I’m in a “no-fault” state. What does that mean if I’m in an accident?
As one of the unpleasant facts of life, getting involved in a car accident requires following multiple steps to resolve the subsequent financial issues, including lost wages, medical expenses, and property damages. If another party committed one or more acts that caused a vehicle collision, most states operate on the at-fault insurance principle, which means the party at fault can be held legally liable for paying for the costs associated with a car accident. The at-fault driver’s insurance company pays out claims to the other parties involved in a crash.
However, drivers in 12 states must follow the no-fault insurance doctrine, which means they cannot depend on another party’s car insurance company to pay for costs associated with the injuries sustained from a vehicle collision even if another party is responsible for causing a car accident. You might be thinking, “I’m in a no-fault state—what does that mean if I’m in an accident?” One of the experienced personal injury attorneys at Morgan and Morgan can help you navigate the process for receiving proper compensation.
Since 1988, Morgan and Morgan has represented clients that required legal support in the aftermath of a car accident in a no-fault state. We have recovered more than $14 billion in monetary damages for a wide variety of cases, with car accidents generating the highest percentage of compensation. Our more than 30 years of experience can help you receive financial assistance for the costs associated with any injuries sustained because of an accident.
Schedule a free case evaluation today to learn more about how to proceed with an insurance claim in a no-fault state.
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What Does It Mean to Live in a No-Fault State?
If you live in a no-fault insurance state, you must purchase a minimum value for personal injury protection (PIP), which typically is part of a car insurance package that includes bodily injury and property damage coverage. After a personal injury incident such as a car accident, you must file a claim with your insurance company to receive financial assistance for the costs associated with diagnosing, treating, and rehabilitating injuries. No-fault states also limit the right of an injured driver to file a lawsuit that seeks monetary damages to pay for any injuries sustained, unless a judge hearing a civil case rules that the injuries sustained are serious enough to warrant the filing of a civil lawsuit.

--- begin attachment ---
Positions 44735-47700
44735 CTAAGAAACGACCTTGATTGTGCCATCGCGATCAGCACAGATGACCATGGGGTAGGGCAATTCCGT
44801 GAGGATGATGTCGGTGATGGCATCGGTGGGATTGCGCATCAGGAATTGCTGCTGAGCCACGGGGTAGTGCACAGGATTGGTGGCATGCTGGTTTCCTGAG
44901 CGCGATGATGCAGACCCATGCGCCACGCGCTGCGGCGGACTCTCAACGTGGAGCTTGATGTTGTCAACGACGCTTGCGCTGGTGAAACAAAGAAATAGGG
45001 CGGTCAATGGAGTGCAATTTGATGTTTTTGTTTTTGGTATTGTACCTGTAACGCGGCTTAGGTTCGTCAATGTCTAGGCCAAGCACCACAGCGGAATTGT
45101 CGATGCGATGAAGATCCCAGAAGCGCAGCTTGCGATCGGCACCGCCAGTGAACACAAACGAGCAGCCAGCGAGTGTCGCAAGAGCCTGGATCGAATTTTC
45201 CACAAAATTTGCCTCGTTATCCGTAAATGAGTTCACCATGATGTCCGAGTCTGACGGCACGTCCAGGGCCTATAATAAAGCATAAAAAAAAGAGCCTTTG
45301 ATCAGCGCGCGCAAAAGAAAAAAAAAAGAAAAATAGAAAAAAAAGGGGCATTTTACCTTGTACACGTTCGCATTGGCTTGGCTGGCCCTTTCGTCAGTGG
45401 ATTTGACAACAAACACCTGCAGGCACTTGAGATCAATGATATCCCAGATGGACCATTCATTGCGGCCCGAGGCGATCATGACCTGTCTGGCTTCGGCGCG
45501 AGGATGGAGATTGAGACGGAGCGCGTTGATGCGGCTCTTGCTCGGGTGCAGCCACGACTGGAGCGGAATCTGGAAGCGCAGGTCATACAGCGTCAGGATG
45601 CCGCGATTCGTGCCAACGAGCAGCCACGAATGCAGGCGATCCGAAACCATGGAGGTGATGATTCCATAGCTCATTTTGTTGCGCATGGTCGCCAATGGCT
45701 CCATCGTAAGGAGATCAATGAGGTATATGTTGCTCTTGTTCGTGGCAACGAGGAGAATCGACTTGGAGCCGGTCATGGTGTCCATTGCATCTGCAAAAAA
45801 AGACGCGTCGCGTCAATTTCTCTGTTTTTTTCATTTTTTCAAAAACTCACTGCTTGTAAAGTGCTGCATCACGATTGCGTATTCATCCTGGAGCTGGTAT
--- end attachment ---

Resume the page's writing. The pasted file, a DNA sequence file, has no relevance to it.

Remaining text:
Which Party Pays for Property Damage in a No-Fault State?
Living in a no-fault state does not mean that a driver responsible for causing an auto collision does not have to compensate the other drivers involved in the accident. If you live in a no-fault state, the other driver’s insurance company must pay for property damage repairs or the full value for replacing any damaged object, such as a motor vehicle and/or an electronic device. For example, if your vehicle sustained damage caused by a car accident, you file an insurance claim with the other party’s insurer to pay for property damage if the other driver committed one or more acts of negligence that caused the crash.
What Steps Do I Take After an Accident?
Whether you live in a no-fault or an at-fault insurance state, how you react to an accident plays a pivotal role in determining the likelihood of you receiving financial assistance to cover the costs associated with an accident.
Receive Medical Care
If you live in a no-fault state, receiving medical care right after an accident provides you with the records you need to file a claim with your insurance company. If you sustained a mild injury, you can remain at the scene of a vehicle collision to take care of other responsibilities, such as taking photos of the scene and speaking with witnesses to acquire contact information. Sustaining one or more serious injuries should prompt you to seek immediate medical attention at the closest emergency healthcare facility.
Get Law Enforcement Involved
Most accidents require an investigation to be conducted by the appropriate law enforcement agency. The presence of police officers ensures the safety of everyone involved in an accident, as well as the drivers and passengers that pass by the scene of the collision. One of the law enforcement officers responding to the scene of the accident submits a formal report that includes physical evidence indicating which party should assume legal liability for causing the accident.
Although the official law enforcement report includes physical evidence, you should take photos of the accident scene, as well as of any property damage, to provide your attorney with a head start regarding the filing of insurance claims. Your lawyer examines photographs such as tire tracks to determine the cause of the accident. Gathering evidence also includes obtaining the contact information of witnesses. Your attorney interviews each witness to verify the physical evidence collected at the scene, as well as to support your version of events of what transpired before, during, and after the collision.
Contact a Personal Injury Attorney at Morgan and Morgan
I’m in a no-fault state. What does that mean if I’m in an accident? It means you must file two insurance claims, one that seeks compensation for the costs associated with injuries, and a second claim that provides financial assistance to pay for property damage. Hiring one of the highly-rated personal injury attorneys at Morgan and Morgan can help you file both claims by submitting persuasive physical evidence and the statements made by witnesses.
Schedule a free case evaluation with a Morgan and Morgan personal injury lawyer to help you receive full compensation for the costs associated with an accident in a no-fault state.